Still the question arose, what’s in it for Hämeenlinna city? Why ask from number of existing partners to do a design for something pretty strictly specified? They get ideas, different viewpoints and maybe even usable code. But do they understand the underlying ideas behind the concept works? Can they use any of it, because the specifications are not based on user research?

The audience also had questions about what’s in it for the designers? At least in this case they got to do some laidback design without having to ask clients feedback or users feelings. It was a chance to fulfil one’s own design ideas to the fullest, within the limits of the brief. Also working as a team with coding and visual design skills combined made the tasks smooth and easy. Winning the competition with citizens votes was also rewarding.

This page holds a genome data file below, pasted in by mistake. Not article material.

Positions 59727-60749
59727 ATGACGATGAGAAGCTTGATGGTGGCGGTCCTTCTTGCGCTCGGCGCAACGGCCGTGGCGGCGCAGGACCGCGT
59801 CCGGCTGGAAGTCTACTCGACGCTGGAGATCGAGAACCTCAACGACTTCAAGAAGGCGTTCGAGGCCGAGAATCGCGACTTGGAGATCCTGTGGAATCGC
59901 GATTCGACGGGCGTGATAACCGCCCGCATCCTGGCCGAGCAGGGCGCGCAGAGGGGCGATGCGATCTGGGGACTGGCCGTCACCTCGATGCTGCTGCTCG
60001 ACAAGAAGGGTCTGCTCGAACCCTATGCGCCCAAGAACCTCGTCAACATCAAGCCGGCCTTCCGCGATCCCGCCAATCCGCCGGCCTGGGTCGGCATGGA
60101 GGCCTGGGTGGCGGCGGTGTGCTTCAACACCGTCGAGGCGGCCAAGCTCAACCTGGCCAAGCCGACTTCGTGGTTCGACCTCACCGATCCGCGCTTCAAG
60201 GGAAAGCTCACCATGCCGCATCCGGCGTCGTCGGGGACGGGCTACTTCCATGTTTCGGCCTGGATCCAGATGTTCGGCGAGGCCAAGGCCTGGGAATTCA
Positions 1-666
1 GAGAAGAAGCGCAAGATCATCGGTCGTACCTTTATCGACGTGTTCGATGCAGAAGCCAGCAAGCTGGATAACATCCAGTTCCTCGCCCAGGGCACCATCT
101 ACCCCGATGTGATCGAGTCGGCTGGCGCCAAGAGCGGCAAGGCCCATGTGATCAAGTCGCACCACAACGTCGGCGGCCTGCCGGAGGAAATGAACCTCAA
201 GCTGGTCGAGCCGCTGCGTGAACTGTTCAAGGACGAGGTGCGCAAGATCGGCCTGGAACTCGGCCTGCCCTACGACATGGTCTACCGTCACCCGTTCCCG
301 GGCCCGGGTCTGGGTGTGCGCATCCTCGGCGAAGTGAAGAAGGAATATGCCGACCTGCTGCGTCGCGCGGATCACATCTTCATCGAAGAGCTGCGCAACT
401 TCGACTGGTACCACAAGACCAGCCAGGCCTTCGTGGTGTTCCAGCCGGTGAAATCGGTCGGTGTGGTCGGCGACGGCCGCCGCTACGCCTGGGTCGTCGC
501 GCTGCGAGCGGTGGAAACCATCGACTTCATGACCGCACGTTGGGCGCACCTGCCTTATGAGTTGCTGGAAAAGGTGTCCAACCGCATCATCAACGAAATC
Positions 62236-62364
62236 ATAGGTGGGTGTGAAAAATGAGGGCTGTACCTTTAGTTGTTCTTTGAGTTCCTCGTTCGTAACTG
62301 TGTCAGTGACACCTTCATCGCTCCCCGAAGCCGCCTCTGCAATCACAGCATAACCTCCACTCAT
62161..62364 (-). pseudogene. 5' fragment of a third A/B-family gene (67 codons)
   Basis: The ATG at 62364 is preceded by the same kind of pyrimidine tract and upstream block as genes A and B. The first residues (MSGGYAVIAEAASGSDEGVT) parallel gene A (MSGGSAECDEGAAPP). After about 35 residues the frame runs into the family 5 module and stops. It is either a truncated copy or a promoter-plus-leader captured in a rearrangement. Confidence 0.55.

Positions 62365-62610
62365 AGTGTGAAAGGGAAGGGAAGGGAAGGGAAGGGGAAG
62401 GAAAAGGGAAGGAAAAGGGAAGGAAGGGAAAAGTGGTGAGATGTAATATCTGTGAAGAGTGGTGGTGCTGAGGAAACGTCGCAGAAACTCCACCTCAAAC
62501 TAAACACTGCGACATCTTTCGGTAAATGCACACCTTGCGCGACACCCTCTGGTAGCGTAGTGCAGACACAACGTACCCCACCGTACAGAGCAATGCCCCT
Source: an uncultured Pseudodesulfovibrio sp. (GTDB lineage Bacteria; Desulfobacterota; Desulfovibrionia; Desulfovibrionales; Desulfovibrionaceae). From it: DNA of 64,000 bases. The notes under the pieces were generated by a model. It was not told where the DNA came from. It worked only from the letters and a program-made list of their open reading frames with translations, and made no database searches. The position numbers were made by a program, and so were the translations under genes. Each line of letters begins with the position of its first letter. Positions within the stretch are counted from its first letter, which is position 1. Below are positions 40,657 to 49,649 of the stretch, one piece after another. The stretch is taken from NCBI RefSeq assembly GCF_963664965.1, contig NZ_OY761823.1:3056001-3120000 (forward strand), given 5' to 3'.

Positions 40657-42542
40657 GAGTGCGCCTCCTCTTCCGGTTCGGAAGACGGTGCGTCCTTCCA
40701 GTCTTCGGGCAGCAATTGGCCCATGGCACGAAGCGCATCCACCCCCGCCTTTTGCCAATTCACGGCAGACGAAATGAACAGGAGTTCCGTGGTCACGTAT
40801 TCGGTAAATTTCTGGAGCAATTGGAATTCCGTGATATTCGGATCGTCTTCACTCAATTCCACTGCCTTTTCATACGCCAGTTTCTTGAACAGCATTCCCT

Re-framing design – Responsibility of the designer

Next one to give a speech was Topias Dean from Sitra. He offered a slightly different view to a designer’s life, which was also key point in Allan Coopers keynote at Lyon this year - How to do design in an ethically sustainable way? How to avoid the Oppenheimer moment? Topias started with a picture of the globe and asked what would we do now if we could re-design it? Since we all lack the competence on world design (I assume) the ideas were kind of broad and inconsiderate of the outcomes they entailed. Also because of the question, most of us would change something. Pretty fast we were debating on how much we should reduce the number of people and give rights and equal living conditions to all living creatures. A brief Kumbaya moment!